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Elephant’s Slow March

It’s a tough call for the BSP: the closer it gets to Muslims, the more it alienates upper castes

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Elephant’s Slow March
Bahujan Muslim
A Muslim carries the BSP mascot at a 2012 UP poll rally
Photograph by Tribhuvan Tiwari
Elephant’s Slow March
outlookindia.com
2017-01-10T17:02:44+0530

Those with ears to the ground can hear the buzz of a movement that is under way in rural Uttar Pradesh. Mayawati’s footsoldiers and those who identify with her party’s ideology are moving around in villages, holding “secret” meetings with Dalits and Muslims. They are trying to bring together these two communities, who make up around 40 per cent of the state’s population, as they work out the contours of the much-discussed Dalit-Muslim alliance in the run-up to the 2017 assembly elections.

“These groups have noticed the churning in UP,” says Mohammad Sajjad, associate professor of history at the Aligarh Muslim University. “The subalt­ern Mus­lims can sense that even though they have been prey to communal violence during Akhilesh Yadav’s rule, the upper-class Muslim is still not angry with him. This has sparked a conflict and debate among Muslims. Elite and middle-caste Muslims are moving towards Akhilesh Yadav, while Pasmanda Muslims (groups marginalised within the Muslim social hierarchy) are getting closer to the BSP.”

The bells of such an alliance between the most downtrodden in India’s most populous state are not loud enough for their clanging to be heard everywhere, nor are they so faint to be ignored. What’s certain is that if such a social formation—envisioning life beyond the state election—is forged, the party would dominate in the 2019 national elections as well.

“Elite and middle-caste Muslims are moving towards the SP, while Pasmandas are preferring the BSP,” says Mohammad Sajjad, who teaches history at AMU.

With this in mind, the Dalit and Muslim intelligentsia (including people in government service) and others, such as political activists and students from universities in the national capital, colleges in Lucknow and Allahabad University, are holding “secret” meetings among both communities. These groups have been quite media-shy so far and seem to have chosen to keep their activities under wraps. Their reticence is in keeping with the BSP’s well-known “silent” approach, but a host of other factors have also come into play.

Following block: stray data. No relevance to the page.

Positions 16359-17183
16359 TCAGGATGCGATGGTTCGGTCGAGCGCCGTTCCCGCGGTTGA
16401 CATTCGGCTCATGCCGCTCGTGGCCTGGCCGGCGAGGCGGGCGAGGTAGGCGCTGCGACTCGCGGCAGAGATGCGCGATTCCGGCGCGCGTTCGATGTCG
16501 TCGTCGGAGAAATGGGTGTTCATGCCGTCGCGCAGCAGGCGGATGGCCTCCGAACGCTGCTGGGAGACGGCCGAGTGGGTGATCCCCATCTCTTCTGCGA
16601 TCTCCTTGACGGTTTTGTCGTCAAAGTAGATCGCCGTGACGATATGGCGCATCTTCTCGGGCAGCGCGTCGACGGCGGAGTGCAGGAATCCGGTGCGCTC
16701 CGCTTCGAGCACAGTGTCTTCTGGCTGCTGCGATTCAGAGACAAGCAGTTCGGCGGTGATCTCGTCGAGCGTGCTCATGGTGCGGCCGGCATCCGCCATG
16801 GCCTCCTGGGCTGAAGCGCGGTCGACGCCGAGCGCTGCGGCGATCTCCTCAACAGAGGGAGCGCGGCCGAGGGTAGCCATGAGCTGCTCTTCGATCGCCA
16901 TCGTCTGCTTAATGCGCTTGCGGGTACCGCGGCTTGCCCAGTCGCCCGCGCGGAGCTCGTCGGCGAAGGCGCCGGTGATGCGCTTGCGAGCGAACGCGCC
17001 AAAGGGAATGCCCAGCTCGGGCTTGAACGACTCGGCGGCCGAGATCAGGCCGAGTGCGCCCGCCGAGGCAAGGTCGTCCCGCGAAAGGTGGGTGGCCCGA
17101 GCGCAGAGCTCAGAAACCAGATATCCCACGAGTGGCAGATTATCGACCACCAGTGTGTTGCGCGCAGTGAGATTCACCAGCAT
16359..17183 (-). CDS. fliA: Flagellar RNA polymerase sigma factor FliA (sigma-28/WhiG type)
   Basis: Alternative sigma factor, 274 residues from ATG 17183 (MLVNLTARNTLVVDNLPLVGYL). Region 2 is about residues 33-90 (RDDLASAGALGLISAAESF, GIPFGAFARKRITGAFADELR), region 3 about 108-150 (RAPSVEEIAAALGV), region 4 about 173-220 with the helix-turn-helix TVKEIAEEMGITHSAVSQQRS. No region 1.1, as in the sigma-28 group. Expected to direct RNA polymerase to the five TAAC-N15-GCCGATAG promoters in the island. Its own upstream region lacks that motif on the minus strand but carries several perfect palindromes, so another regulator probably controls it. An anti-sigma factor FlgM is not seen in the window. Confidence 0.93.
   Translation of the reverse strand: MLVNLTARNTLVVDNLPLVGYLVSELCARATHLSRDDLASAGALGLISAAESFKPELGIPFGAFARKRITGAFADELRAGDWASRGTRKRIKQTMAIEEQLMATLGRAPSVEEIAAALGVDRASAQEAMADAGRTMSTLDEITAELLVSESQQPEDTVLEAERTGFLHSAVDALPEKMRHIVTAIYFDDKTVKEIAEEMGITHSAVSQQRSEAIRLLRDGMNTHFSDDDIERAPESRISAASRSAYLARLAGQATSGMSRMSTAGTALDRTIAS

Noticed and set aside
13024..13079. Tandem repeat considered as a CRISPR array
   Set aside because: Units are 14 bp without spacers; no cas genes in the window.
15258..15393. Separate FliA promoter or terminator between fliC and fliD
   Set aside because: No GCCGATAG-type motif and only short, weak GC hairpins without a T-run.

For one, as a BSP leader and former MLA says, there are concerns that the explicit Muslim card will go to its disadvantage, not least because of the intense polarisation between Hindus and Muslims in parts of the state. “Every day there is news of a new Hindu-Muslim fight. If a Hindu and Muslim even rub shoulders accidentally, they accuse each other of an attack,” says this leader. Should the BSP now open doors for the Muslims, it will drive away the Hindu voters, especially Brahmins, the leader fears. This may weaken Mayawati’s carefully-crafted alliance with the Brahmins and other elite castes, who get to share the party’s power.

This time, one reason for these conversations is that a section of Muslims feels alienated from the Samajwadis. In the last election, the Muslim votes had been scattered across various formations. This time, too, they are said to be looking out for a party that can defeat the BJP.

Seen another way, the mobilisation of Pasmanda Muslims as separate from other Muslims is no shoo-in for BSP. “The political ideology of most Muslim voters is still controlled by the elite-caste Muslims, who look down upon Dalits in the same way as elite-caste Hindus do and feel just as uncomfortable with the rise of Dalit politics,” says Khalid Anis Ansari, who teaches sociology at Glocal University, Saharanpur. This means most elite-caste Muslims will ally with the SP, but as they control the ideological mobilisation of Muslims through institutions such as mosques and madrasas, it won’t be easy for Mayawati to snatch a major piece from the Muslim vote-pie. “If more Muslims vote for Mayawati, that could well lead to less votes coming from elsewhere,” feels Ansari. Proximity to Muslims in a communally polarised electoral climate is likely to put off large sections of Hindus—given that Hindutva discourse is, for most part, led by the elite castes.

A BSP leader says that although the flogging of Dalits in Una, Gujarat, by cow vigilantes has become a pivotal point for efforts to bring about Dalit-Muslim unity, this cannot be done overnight. “Polarisation has spread in different degrees throughout the state. It can be countered, but that takes time,” he says, suggesting that the BSP has started to articulate the need for Muslim votes, but is not building a larger social coalition. “A Muslim will die of hunger but not compromise on dignity. If the BSP gives no Muslim leader space to speak, if everything is controlled by Mayawati, Muslim leaders will not join.” Whether Mayawati lets Muslim leaders speak or not, it is almost certain that the BSP will be giving nearly 125 tickets to Muslim candidates for the 2017 polls, including a large chunk in western UP where Dalits and Muslims are in large numbers. If she does well in the western parts, she would be well-placed to win Uttar Pradesh, not just in 2017 but in the general elections two years after that as well. This, surely, will be one pivotal fight for the BSP.

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